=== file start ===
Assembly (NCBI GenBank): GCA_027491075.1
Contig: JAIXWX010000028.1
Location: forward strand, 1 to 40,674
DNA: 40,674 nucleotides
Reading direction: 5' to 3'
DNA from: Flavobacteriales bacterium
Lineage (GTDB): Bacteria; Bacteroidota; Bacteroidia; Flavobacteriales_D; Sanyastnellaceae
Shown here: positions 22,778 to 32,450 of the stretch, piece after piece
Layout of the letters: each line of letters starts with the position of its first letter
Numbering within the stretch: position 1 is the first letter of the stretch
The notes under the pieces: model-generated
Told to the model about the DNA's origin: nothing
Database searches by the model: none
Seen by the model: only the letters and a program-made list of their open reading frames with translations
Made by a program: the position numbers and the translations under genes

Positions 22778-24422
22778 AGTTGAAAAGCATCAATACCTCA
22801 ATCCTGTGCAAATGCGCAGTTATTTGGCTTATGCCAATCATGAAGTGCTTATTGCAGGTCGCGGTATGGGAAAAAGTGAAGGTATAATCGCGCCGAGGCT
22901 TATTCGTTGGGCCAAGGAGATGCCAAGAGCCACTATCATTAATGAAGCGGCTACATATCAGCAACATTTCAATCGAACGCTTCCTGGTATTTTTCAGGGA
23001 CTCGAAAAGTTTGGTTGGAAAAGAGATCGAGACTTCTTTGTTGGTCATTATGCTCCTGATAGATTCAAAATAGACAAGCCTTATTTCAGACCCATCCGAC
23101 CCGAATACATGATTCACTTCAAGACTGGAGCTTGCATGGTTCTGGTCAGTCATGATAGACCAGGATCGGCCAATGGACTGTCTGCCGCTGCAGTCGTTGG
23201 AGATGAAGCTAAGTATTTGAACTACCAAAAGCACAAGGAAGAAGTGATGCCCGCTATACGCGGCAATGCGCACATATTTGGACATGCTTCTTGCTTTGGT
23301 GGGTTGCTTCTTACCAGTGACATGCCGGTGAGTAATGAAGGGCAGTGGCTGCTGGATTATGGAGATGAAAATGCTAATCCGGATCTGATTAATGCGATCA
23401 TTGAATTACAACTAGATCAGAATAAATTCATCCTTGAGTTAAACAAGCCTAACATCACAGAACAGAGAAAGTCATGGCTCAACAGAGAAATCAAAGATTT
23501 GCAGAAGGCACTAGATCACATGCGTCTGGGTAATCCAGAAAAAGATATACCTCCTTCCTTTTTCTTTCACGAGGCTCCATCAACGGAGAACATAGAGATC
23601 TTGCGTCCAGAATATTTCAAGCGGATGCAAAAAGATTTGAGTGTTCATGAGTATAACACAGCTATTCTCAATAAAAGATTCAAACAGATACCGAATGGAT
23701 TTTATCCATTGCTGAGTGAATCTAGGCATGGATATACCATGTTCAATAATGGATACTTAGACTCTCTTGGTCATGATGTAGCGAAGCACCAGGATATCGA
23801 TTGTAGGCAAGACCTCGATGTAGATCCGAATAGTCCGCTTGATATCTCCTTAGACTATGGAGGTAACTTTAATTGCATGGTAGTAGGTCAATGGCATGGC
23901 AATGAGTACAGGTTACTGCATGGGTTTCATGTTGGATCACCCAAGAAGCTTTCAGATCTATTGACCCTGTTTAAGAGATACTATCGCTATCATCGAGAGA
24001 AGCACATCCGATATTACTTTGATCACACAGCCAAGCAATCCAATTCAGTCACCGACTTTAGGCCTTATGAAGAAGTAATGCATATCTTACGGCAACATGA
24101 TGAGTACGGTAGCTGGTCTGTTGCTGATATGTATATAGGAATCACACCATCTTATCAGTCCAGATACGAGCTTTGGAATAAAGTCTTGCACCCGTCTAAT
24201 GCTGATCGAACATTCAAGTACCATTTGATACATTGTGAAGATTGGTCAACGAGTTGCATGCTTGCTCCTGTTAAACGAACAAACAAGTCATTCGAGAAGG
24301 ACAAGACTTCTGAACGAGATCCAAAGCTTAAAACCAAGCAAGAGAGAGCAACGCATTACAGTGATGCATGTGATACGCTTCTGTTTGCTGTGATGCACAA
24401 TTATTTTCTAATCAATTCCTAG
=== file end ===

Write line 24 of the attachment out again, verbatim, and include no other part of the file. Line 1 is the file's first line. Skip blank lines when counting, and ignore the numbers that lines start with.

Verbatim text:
23401 TTGAATTACAACTAGATCAGAATAAATTCATCCTTGAGTTAAACAAGCCTAACATCACAGAACAGAGAAAGTCATGGCTCAACAGAGAAATCAAAGATTT